Eight (Love by Numbers #6) by E.S. Carter
I'm sorry for your loss.
Why do people say that?
When someone you love is taken from you, when a part of you dies along with them, you haven't lost them like you would your car keys or mobile phone. They aren't stuck down the side of the sofa or left in the ignition of your car for you to find later. You haven't absentmindedly put them somewhere and forgotten. You will never lose them because they live in you.
The soul crushing hurt that burns your lungs with every breath you take comes from knowing where they are and not being with them.
The ugly and real definition of grief is being left behind.
I'm sorry they left you.
I'm sorry you are alone.
I'm sorry it hurts to breathe.
Loss; it doesn't even compare.
She was my first love.
She is my last love.
I am an empty husk who pretends to be filled with enough love for those of us she left behind.
Our little girl and newborn son need me.
I am both mother and father now.
I am hollow and empty.
I am a shell.
So why does the girl with the face of an angel and eyes that mirror my emptiness, look at me like I'm her everything?
Grief, noun, deep sorrow, especially that caused by someone's death.
If you read One, you witnessed Josh Fox lose his beloved wife during childbirth. We only had a small portion of his story, but in Eight, we get it all. His pain, anguish, devastation, guilt, and that all-consuming loss only mourning a loved one brings.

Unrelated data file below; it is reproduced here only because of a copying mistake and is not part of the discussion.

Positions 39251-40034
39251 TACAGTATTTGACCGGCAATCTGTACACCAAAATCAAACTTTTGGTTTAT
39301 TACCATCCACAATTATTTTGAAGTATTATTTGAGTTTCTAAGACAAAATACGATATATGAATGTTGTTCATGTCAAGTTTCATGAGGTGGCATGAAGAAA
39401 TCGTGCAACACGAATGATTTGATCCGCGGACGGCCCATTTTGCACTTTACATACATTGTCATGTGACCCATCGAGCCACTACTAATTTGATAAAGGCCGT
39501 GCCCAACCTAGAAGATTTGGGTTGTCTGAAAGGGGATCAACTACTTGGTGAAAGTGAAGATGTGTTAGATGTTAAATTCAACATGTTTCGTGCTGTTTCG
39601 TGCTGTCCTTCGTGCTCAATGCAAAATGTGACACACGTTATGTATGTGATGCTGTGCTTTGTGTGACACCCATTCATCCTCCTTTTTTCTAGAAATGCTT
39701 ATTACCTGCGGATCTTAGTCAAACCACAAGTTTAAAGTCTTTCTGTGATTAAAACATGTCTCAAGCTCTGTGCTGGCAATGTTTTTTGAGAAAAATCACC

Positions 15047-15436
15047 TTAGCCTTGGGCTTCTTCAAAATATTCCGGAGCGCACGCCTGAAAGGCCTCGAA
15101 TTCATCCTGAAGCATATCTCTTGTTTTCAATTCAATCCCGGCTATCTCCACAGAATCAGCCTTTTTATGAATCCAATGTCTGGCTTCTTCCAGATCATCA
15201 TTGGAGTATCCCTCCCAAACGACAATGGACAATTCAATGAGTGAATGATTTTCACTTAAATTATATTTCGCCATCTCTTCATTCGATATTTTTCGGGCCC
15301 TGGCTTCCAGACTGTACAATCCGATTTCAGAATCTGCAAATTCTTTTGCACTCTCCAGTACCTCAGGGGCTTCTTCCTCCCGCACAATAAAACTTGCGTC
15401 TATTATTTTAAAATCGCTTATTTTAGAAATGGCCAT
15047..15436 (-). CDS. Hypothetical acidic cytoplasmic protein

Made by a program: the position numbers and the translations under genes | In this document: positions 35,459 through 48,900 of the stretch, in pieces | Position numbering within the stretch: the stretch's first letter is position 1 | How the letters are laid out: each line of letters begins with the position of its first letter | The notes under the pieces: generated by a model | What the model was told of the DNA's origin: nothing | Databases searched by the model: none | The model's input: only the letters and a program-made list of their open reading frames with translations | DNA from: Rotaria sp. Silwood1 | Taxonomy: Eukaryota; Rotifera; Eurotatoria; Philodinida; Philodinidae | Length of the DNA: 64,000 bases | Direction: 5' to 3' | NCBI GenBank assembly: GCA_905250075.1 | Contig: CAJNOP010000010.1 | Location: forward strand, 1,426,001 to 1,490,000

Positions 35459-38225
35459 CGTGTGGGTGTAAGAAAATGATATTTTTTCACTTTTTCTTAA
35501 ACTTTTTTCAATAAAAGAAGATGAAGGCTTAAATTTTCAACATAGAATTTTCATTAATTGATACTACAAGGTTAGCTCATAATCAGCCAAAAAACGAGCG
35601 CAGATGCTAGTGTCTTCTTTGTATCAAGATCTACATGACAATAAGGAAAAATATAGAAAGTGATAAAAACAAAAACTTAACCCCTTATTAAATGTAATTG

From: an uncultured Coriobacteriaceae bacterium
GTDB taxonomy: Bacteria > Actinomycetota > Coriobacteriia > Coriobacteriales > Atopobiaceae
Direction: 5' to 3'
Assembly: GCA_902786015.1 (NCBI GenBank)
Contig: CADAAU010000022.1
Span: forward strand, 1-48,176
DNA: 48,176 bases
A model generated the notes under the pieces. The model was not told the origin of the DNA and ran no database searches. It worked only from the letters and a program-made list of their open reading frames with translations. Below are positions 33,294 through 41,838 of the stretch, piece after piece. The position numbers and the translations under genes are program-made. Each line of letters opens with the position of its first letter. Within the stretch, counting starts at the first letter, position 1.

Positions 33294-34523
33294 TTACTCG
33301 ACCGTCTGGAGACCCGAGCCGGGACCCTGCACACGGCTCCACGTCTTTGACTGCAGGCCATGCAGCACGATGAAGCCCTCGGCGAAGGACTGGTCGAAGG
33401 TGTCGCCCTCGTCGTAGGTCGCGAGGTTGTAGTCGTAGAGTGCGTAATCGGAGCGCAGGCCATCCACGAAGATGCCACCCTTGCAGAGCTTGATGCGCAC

One thing nobody warns you about when someone
you love dies is that you see them everywhere; even
when you aren’t looking for them or even thinking
about them. You can be mindlessly carrying on
with your day, putting one foot in front of the
other, taking one breath at a time, and you’ll
spot someone in a crowd, and everything will
freeze. Time, your breath, your heart. It all
just stops dead.
Fuck. This book hurt. There were times I felt it was difficult to breathe. My heart broke for Josh and his children. Witnessing his life shatter and then his struggle in coming to terms with the fact that he is no longer just a father, but a mother too, was unbearable.
However, Eight is not only about grief. It is about learning to live life after loss. It is raw, intense and at times truly painful. A part of me sees a beauty in the pain. E.S. Carter’s words will cause your heart to break, yet as you are reading, those words somehow hold a power to make you whole again.
E.S. Carter paints a picture with her words that you not only see, but feel. It's poetry. I cannot comprehend the talent it takes to make a person feel as deeply as I did while reading Eight. But she did it. I felt all the feelings.
Her words are brilliant and I cannot get enough of her stories. She truly is an epic wordsmith.
Eight can be read as a standalone. However, I highly recommend you pick up the entire series. After meeting the Fox Family, I am desperate to know them all.